One of the things I miss about not going to the cinema so much these days is the memories that goes with seeing a great movie. Its not the same when its just putting a disc in a player and ejecting it when the film is over. The actual viewing experience can be the same, or even superior, considering how many morons frequent cinemas these days and how good HD transfers look on a quality screens at home. But I do miss the stuff that surrounds a cinema experience, the memories that stick around. Its not quite the same when it involves the postie delivering a film and you sitting down to watch it on an evening like any other.
For instance, I remember watching COCOON on an autumnal Sunday in town- I enjoyed the film and in particular the James Horner score (I was a big Horner fan back then), but as we walked across town afterwards to catch the bus home, we were fascinated by the silver crescent moon in the sky above us, wintry clouds scudding across it. The moon was such an iconic image in the film and it’s fine poster-art, it seemed like a real-life echo of the movie. As if the film experience was bleeding into reality. It was weird, and something that I always recall when seeing a crescent moon.
One of my strangest moments was with THE ABYSS. I saw it on a Saturday afternoon in high summer, on a glorious sunny day. I’d actually been in town that morning and bought the soundtrack in advance (I used to do daft things like that back then). I remember it being a fine hot day, picked up my friends and drove over to the local multiplex. Now, I really loved THE ABYSS, even its theatrical cut. It was such an authentic experience, the dark dank wetness of the thing, you know? It was like being there, down in the deep cold depths. How bewildering it seemed, then, walking back out to the car-park afterwards, out into the bright, warm sunshine. It was like some kind of shock, a bewildering return to reality. I remember how disconcerting it seemed at the time. When I went to watch film again the next week, I went on an evening, and it seemed less alarming walking out into a cool dark night, it just felt right.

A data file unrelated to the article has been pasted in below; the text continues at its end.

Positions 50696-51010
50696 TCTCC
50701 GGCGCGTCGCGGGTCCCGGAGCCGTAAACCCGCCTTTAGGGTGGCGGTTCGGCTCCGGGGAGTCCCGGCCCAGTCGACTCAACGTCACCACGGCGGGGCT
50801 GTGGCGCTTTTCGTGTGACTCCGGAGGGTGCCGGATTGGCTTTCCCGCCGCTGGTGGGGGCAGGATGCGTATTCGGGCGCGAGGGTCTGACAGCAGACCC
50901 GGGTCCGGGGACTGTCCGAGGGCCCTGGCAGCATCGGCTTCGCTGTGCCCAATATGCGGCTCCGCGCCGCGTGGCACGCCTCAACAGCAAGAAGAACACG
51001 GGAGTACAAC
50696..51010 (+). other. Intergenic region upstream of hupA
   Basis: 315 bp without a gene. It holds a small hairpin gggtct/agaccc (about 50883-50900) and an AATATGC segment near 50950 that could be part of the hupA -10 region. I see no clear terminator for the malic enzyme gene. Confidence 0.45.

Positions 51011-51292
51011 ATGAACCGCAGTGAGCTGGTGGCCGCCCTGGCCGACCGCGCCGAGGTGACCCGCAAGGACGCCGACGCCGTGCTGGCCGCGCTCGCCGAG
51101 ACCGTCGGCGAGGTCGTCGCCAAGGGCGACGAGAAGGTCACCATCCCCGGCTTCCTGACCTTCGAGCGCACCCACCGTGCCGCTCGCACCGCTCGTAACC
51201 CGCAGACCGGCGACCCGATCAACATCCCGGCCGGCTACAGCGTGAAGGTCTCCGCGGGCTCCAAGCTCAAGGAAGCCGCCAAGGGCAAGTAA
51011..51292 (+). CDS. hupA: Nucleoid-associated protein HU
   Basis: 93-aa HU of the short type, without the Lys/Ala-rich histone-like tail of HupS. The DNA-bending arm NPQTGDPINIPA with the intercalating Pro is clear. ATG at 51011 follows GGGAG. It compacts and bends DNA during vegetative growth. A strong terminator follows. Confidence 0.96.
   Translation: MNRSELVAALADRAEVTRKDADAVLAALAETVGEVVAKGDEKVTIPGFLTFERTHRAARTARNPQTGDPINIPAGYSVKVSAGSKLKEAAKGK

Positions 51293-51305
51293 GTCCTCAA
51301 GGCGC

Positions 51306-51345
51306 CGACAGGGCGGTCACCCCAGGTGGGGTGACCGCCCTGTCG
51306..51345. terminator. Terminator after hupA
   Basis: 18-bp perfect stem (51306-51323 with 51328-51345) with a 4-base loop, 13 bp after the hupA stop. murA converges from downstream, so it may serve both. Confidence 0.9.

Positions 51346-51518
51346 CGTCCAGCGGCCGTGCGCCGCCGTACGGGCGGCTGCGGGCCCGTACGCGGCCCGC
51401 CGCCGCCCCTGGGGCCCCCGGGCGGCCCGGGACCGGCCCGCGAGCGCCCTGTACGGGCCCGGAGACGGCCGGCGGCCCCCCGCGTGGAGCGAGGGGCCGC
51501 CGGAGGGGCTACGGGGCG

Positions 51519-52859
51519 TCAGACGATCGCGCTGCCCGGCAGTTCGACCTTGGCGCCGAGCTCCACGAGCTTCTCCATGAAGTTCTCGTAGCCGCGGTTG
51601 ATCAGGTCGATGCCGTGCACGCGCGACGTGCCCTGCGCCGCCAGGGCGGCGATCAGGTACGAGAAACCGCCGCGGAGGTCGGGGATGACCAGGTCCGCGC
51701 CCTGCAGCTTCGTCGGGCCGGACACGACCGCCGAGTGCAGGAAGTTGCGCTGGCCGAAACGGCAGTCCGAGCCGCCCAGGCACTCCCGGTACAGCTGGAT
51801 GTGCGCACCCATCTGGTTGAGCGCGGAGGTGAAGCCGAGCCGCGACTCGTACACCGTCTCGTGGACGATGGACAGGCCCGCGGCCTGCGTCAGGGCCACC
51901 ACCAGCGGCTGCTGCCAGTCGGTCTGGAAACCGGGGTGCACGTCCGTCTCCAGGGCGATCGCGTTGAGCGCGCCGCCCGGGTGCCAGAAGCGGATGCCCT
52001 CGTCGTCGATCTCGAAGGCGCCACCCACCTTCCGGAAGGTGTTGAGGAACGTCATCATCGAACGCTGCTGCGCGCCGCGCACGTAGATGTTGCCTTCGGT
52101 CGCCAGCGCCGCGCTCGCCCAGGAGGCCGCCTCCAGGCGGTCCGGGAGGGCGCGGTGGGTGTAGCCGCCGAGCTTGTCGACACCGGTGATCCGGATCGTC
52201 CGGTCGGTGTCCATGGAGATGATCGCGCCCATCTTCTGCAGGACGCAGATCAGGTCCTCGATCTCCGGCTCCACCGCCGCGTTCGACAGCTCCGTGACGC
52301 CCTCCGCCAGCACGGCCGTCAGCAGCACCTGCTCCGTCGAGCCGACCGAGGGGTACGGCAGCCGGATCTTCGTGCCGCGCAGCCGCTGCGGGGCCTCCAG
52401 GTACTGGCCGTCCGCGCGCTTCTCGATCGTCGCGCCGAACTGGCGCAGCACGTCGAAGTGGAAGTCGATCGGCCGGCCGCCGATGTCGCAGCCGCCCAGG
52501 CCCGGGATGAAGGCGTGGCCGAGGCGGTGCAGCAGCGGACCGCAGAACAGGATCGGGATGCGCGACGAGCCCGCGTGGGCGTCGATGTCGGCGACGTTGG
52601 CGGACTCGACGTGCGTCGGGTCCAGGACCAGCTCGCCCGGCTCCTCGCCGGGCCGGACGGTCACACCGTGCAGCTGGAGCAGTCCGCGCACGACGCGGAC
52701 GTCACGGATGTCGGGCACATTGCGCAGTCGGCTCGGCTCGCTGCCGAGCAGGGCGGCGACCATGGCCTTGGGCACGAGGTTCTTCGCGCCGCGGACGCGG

And of course there was BLADE RUNNER, with the feeling that I had somehow truly been to 2019 (how distant that date seemed back in 1982!). It remains my most intense cinema experience. I was walking around for days, weeks, months looking at the world with new eyes, seeing the slivers of Ridley’s future world in my reality, something that has carried on to this day. We are living in so much of that 2019 now. But back in that September early evening the world of 1982 was the one that didn’t feel real, I felt I’d left the real world behind in that ABC cinema. Maybe all these intervening years have been a slow return to that reality. We’ll never really quite get there, alas (flying cars!).
And then there’s the emotional ‘buzz’ that follows a great movie- I remember walking out of SUPERMAN 2 with John William’s fanfare ringing in my ears feeling like I could fly. Then coming back down to reality with such a bump. It was, after all, only a movie, the world didn’t have a Superman, and I couldn’t really fly.
Thats the magic of trips to the cinema that generations of filmgoers have experienced, an escape from their own humdrum reality, whether it be GONE WITH THE WIND or BEN HUR or STAR WARS or AVATAR. We’ve all walked out with the films and their ‘realities’ lingering in our heads. You might get something like that watching a film on disc at home, but not so intense a feeling as from the cinema experience. Mind, there’s plenty wrong with the cinema experience too- I much prefer watching films at home these days, but I accept the related memories just aren’t the same now.